chr. 2.15). They included verses unknown elsewhere but important in Africa, such as John 5:3b-4. Even within Africa, various texts circulated as late as Augustine (Retract. 1.7).

There is no canon list from North Africa before the Breviarium Hipponense (397 ce), but one may surmise the working canon from the books employed by Africans. They used all of the biblical books except James, 2 Peter and 2 and 3 John. Early non-canonical works were known in Africa, such as the Shepherd of Hermas, Acts of Paul and perhaps Acts of Pilate.34 Stories of the martyrs were read liturgically, and a fourth-century council took pains to differentiate them from canonical texts (Council of Carthage, §5).

In tune with the political culture, collegiality was a hallmark of church governance and a gauge of the spread of Christianity. Evidence may be found in the diffusion of episcopal sees and interaction at councils.35 The first known council was c.220 under the bishop Agrippinus. No list of signatories with sees survives. Not until Augustine's De unico baptismo 13.22 (c.410) were the bishops of Agrippinus' council numbered at seventy. Whether this was exact or approximate (August. Cresc. 3.3.3 in 405), it provides a baseline against which to measure the numbers of bishops reported later. Cyprian (Ep. 59.10.1) claimed that by 236/240 he could assemble ninety bishops to condemn the heresy of a Numidian bishop. Again no lists survive, but by then there were bishops scattered throughout Proconsularis and Numidia. Such a number grants some credence to a figure of seventy gathered under Agrippinus. Even in 256 between major persecutions, eighty-seven bishops gathered at Carthage, representing an area from Leptis in Tripolitania in the east to Thuburbo in the west, but concentrated primarily within 220 kilometres of Carthage.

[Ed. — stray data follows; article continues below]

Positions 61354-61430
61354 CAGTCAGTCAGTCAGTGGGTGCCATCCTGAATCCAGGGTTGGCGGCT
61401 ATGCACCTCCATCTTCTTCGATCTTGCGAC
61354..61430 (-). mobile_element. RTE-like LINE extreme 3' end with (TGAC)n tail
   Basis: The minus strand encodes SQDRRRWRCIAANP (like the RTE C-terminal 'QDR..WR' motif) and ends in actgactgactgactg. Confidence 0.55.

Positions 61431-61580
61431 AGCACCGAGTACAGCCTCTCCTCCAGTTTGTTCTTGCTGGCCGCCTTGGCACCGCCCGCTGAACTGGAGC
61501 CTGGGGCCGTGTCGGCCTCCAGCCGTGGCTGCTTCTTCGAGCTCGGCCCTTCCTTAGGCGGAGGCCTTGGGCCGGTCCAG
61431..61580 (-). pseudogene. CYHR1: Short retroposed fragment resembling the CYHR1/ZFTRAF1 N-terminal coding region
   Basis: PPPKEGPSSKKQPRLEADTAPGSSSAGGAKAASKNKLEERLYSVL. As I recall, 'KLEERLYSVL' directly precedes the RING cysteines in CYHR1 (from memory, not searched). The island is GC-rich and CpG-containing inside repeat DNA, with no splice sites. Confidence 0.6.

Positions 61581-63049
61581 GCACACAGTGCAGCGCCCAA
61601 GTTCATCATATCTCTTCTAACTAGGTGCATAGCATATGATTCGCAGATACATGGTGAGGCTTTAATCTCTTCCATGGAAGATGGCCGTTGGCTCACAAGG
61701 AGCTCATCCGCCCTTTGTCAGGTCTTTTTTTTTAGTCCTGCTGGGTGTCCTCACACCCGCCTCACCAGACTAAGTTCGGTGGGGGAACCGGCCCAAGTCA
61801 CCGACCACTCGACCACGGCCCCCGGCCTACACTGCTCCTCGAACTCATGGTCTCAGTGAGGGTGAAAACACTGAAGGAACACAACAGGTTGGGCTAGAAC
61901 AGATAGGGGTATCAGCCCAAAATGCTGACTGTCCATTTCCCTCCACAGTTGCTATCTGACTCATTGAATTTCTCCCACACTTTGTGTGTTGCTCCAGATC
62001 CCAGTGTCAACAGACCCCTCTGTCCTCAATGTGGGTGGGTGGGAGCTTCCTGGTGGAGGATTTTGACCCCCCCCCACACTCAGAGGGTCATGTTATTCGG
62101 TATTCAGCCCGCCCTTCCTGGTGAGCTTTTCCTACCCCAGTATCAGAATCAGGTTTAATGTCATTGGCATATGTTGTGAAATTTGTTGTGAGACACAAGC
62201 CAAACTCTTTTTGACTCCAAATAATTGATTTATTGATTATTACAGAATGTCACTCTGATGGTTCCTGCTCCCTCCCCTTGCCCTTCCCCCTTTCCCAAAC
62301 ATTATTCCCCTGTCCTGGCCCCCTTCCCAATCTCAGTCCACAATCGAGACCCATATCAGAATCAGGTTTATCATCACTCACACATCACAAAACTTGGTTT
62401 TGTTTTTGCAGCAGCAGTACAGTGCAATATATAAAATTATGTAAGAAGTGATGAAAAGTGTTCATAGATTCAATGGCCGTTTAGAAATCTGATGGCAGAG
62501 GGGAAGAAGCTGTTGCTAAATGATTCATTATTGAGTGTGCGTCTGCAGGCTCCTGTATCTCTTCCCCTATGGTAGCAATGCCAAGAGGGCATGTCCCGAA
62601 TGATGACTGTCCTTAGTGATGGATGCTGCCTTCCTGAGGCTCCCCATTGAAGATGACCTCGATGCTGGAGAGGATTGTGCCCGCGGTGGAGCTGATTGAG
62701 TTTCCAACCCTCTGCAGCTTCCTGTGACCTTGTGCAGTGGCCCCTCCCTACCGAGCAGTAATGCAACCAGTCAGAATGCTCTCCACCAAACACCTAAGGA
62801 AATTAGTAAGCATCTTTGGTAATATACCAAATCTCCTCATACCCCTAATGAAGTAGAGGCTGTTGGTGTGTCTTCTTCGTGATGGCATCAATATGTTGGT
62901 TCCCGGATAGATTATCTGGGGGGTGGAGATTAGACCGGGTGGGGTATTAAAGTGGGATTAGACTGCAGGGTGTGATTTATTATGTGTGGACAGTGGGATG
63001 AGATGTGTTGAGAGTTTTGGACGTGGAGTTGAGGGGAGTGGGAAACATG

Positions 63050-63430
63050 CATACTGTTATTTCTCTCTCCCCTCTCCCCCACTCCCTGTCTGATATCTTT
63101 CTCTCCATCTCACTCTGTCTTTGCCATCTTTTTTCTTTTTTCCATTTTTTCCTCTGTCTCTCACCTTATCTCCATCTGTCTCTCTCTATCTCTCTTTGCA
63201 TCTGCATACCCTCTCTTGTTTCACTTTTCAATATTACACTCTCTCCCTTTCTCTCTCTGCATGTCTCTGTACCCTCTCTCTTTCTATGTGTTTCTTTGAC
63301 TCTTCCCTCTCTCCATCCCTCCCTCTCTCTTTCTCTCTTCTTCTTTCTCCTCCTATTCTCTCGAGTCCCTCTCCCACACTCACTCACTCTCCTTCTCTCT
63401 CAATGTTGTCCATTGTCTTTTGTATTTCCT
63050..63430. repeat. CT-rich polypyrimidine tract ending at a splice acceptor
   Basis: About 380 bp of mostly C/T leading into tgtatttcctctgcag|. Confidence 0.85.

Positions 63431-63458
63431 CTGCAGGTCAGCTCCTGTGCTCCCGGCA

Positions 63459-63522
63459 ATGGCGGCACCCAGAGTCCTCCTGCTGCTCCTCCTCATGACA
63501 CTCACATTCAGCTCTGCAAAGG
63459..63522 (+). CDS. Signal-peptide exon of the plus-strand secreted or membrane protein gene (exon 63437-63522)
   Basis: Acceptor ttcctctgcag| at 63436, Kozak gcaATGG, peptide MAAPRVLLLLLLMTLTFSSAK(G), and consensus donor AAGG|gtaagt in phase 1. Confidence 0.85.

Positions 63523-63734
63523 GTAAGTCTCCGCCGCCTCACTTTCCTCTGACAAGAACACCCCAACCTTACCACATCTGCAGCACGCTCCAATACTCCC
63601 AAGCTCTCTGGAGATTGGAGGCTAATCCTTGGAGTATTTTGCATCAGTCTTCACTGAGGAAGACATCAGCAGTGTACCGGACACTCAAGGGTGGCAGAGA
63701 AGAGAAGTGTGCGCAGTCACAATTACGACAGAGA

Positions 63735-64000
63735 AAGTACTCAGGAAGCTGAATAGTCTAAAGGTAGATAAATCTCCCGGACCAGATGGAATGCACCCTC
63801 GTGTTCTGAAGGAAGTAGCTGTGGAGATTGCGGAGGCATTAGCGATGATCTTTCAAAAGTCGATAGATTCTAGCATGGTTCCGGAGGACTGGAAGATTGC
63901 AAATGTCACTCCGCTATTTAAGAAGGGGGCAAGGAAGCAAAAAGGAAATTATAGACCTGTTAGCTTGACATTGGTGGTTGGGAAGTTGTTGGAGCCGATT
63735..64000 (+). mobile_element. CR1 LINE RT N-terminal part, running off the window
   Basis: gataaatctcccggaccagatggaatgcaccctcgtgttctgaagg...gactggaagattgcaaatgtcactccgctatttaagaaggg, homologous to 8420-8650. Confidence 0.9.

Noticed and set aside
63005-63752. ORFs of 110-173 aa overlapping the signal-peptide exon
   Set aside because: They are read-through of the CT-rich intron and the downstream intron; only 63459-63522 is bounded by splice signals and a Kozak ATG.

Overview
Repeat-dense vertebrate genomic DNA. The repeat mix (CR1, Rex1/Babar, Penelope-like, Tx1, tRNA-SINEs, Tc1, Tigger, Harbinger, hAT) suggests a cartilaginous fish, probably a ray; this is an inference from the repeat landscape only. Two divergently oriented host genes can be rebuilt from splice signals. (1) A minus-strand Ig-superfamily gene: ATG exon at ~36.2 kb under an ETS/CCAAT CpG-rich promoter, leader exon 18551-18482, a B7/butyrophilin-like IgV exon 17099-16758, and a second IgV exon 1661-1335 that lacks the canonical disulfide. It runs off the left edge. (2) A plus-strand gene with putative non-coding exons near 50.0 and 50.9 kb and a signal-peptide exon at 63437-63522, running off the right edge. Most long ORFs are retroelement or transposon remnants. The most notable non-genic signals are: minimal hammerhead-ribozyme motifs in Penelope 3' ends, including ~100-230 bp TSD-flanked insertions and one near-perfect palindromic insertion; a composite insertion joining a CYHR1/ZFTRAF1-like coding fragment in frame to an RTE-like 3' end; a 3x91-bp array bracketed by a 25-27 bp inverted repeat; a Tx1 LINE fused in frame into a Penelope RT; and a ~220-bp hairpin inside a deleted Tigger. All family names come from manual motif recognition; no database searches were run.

The African tradition was one of strong reliance on bishops who gathered frequently to discuss issues of mutual concern but who were not forced to apply the consensus of the gathering in their own diocese. Even small hamlets had bishops. In the larger cities, bishops had deacons to assist them. Priests were found primarily in metropolitan areas like Carthage, where they presided over urban districts.

The intransigence of African Christianity manifests itself from the very beginning through martyrdom and apology.36 Christians in Africa were

34 Labriolle, History and literature of Christianity, 58-9; NTApoc, vol. ii, 214-15 (on Acts of Paul) and vol. i, 501-4.

35 For the numbers and diffusion of bishops, see Maier, L'épiscopat de I'Afrique.

36 For a treatment of this period, both in Africa and elsewhere, see Clarke, 'Christians and the Roman State'.

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